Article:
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Rebecca John, a prominent lawyer in New Delhi, termed the court injunction “a little extraordinary”.

“This is virtually suspending Article-25, referring to a fundamental law in the Indian constitution that guarantees right to religion,” John told The Muslim Vibe.

The row around hijab first started in late December in a government pre-university college in the state’s Udupi district when a group of six Muslim girls were banned from sitting in class for wearing the headscarf. The girls instead of giving in resisted defiantly and their protests caught massive attention and sparked anger among the Muslim community in the country. But the college authorities, apparently under the pressure from Hindu nationalist groups, showed stubbornness.

Since then it has snowballed into a major issue as more colleges in the coastal districts of the state have banned the entry of hijab-wearing Muslim students. The colleges say that the students should maintain a dress code arguing that the hijab violates uniformity. The Hindu students have started wearing saffron scarves and have been seen taking out rallies in protest against the hijab.

The ban comes at a time of sharp spike in violence by Hindu extremists in Karnataka targeting Muslims and Christians. The state is currently being governed by the Bharatiya Janata Party (BJP), a Hindu nationalist party, which has been accused of patronising extremist groups as well as institutionalizing policies against minorities.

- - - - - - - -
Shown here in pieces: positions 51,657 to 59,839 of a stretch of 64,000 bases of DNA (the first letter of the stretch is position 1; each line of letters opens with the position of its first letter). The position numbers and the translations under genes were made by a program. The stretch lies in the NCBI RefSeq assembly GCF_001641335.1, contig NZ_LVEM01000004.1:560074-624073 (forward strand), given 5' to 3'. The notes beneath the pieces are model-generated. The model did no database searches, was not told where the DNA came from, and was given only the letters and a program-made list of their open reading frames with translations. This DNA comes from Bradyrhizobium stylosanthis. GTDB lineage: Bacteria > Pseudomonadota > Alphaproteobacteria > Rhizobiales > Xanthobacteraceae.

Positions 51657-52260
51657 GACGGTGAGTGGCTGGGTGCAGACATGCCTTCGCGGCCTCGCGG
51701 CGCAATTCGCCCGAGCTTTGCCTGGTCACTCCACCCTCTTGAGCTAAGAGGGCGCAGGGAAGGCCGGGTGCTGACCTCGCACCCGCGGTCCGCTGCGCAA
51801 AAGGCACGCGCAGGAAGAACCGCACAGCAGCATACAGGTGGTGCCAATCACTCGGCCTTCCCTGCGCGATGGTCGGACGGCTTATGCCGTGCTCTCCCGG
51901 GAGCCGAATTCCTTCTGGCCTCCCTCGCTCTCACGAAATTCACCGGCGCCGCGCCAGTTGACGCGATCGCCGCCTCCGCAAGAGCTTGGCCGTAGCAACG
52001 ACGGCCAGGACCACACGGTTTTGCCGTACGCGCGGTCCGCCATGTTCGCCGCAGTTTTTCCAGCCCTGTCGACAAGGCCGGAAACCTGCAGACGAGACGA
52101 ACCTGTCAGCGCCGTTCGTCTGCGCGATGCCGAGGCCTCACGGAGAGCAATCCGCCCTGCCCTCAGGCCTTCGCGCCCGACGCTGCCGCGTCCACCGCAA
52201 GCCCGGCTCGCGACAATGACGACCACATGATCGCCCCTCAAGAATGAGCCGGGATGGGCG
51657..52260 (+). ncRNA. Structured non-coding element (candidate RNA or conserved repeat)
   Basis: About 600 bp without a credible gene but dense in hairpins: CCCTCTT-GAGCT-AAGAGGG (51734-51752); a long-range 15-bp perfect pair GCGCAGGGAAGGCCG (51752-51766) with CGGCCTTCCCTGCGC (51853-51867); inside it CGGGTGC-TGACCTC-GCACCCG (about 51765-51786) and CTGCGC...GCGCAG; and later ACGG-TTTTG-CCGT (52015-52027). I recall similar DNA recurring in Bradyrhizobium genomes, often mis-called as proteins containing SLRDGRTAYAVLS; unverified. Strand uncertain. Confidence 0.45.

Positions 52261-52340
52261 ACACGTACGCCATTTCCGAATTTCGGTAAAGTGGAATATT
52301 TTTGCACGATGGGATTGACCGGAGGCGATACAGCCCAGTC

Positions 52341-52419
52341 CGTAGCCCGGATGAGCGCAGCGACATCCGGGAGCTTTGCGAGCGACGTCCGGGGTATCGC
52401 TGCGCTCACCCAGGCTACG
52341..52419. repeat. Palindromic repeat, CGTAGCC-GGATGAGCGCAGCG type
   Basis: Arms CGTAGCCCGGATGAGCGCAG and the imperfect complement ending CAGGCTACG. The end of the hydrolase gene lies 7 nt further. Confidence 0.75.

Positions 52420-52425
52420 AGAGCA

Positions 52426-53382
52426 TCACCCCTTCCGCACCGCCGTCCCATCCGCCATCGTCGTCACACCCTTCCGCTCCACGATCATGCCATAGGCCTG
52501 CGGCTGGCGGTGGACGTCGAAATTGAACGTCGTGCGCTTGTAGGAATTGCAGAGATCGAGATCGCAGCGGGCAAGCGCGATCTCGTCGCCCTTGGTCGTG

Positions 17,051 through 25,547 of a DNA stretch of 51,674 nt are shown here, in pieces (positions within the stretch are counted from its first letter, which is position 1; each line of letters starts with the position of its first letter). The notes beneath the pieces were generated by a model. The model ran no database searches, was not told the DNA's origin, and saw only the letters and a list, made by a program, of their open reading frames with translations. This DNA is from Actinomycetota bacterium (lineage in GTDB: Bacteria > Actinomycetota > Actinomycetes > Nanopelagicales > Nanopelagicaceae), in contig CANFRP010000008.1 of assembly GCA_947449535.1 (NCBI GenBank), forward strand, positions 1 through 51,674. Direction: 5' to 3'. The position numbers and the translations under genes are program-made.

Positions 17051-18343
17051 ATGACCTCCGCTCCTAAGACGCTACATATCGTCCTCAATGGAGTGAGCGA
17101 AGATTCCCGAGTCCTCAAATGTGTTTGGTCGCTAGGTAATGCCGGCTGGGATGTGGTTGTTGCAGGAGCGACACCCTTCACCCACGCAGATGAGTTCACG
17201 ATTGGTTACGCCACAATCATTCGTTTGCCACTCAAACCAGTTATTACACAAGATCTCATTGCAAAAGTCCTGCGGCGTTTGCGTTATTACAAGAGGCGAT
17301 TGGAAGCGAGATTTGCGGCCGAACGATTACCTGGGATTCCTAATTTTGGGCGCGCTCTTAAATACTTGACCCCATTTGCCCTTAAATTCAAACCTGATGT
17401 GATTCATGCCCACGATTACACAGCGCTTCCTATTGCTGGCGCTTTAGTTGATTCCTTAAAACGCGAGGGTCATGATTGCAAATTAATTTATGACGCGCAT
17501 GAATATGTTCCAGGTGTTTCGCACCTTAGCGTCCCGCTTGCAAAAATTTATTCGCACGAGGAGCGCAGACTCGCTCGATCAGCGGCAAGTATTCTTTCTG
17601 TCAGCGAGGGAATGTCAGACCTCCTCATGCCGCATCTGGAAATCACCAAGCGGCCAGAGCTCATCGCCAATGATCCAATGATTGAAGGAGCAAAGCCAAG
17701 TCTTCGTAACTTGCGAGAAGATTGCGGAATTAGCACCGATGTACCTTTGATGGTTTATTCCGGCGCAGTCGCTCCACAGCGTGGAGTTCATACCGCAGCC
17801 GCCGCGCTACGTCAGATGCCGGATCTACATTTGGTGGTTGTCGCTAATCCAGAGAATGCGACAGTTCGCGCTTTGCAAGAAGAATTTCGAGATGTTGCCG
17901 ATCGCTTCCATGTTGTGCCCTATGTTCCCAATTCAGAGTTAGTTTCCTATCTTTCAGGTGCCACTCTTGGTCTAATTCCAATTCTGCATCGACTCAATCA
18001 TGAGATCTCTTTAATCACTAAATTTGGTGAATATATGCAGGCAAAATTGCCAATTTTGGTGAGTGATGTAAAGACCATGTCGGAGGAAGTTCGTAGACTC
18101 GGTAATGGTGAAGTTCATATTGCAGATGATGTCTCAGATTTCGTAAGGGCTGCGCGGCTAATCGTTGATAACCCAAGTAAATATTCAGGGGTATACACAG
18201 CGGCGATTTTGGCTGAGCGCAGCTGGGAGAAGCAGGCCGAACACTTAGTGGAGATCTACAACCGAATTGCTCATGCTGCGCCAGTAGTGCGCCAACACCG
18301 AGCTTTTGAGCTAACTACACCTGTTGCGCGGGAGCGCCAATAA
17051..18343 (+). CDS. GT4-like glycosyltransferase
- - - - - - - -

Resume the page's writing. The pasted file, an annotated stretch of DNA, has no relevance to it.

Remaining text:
In November, the state passed a law that effectively bans religious conversions after Hindu groups raised bogus claims that Christians and Muslims were forcefully converting Hindus to their religions.

Siddaramaiah, a top leader of the opposition party Congress in the state, called the ban “inhuman and unconstitutional” as he accused the government of “trying to create communal disharmony throughout the State in the name of hijab.”

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The issue has made international headlines with Pakistani Nobel laureate Malala Yousafzai and French footballer Paul Pogba coming out in support of the girls’ right to wear hijab. Malala asked Indian leaders to “stop the marginalisation of Muslim women”.

The college authorities and leaders of the governing party however argue that religious clothing should not be allowed inside educational institutions. But activists say the opposition is rooted in the anti-Muslim policies of the Hindu nationalist government.

“Hijab ban is a conspiracy against Muslim community,” said Afra Ali, a student leader associated with Campus Front of India, a student group that has come out in support of girls. “They are afraid that Muslim women are getting empowered through education. They don’t want our empowerment,” Ali told The Muslim Vibe.

The college girls say they have been wearing hijab for years and there has never been an issue in the past. “But now suddenly they are making it controversial,” said Taskeen. “What problem do they have with hijab? Do we create any problems for anyone? It is part of our life.”